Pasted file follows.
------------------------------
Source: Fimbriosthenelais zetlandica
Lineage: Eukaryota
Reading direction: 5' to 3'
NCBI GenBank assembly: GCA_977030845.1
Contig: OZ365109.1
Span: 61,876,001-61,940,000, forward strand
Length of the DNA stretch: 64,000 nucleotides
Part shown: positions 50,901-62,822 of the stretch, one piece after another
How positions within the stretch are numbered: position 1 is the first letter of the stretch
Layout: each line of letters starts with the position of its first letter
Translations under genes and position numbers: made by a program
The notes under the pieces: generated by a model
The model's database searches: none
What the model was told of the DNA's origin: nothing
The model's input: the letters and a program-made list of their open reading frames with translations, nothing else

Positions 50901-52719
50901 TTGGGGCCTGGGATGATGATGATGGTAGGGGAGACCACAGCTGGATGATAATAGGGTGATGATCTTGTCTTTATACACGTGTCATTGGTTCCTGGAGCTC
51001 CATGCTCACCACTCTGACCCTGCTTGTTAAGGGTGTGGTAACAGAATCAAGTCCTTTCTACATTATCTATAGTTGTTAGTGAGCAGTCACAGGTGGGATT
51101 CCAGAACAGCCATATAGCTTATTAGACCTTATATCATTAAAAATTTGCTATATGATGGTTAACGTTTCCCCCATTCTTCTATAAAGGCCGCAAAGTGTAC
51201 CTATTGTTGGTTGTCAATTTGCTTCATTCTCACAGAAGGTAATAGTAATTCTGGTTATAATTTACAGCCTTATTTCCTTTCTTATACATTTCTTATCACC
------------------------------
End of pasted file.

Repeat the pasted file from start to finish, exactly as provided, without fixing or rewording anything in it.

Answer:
Source: Fimbriosthenelais zetlandica
Lineage: Eukaryota
Reading direction: 5' to 3'
NCBI GenBank assembly: GCA_977030845.1
Contig: OZ365109.1
Span: 61,876,001-61,940,000, forward strand
Length of the DNA stretch: 64,000 nucleotides
Part shown: positions 50,901-62,822 of the stretch, one piece after another
How positions within the stretch are numbered: position 1 is the first letter of the stretch
Layout: each line of letters starts with the position of its first letter
Translations under genes and position numbers: made by a program
The notes under the pieces: generated by a model
The model's database searches: none
What the model was told of the DNA's origin: nothing
The model's input: the letters and a program-made list of their open reading frames with translations, nothing else

Positions 50901-52719
50901 TTGGGGCCTGGGATGATGATGATGGTAGGGGAGACCACAGCTGGATGATAATAGGGTGATGATCTTGTCTTTATACACGTGTCATTGGTTCCTGGAGCTC
51001 CATGCTCACCACTCTGACCCTGCTTGTTAAGGGTGTGGTAACAGAATCAAGTCCTTTCTACATTATCTATAGTTGTTAGTGAGCAGTCACAGGTGGGATT
51101 CCAGAACAGCCATATAGCTTATTAGACCTTATATCATTAAAAATTTGCTATATGATGGTTAACGTTTCCCCCATTCTTCTATAAAGGCCGCAAAGTGTAC
51201 CTATTGTTGGTTGTCAATTTGCTTCATTCTCACAGAAGGTAATAGTAATTCTGGTTATAATTTACAGCCTTATTTCCTTTCTTATACATTTCTTATCACC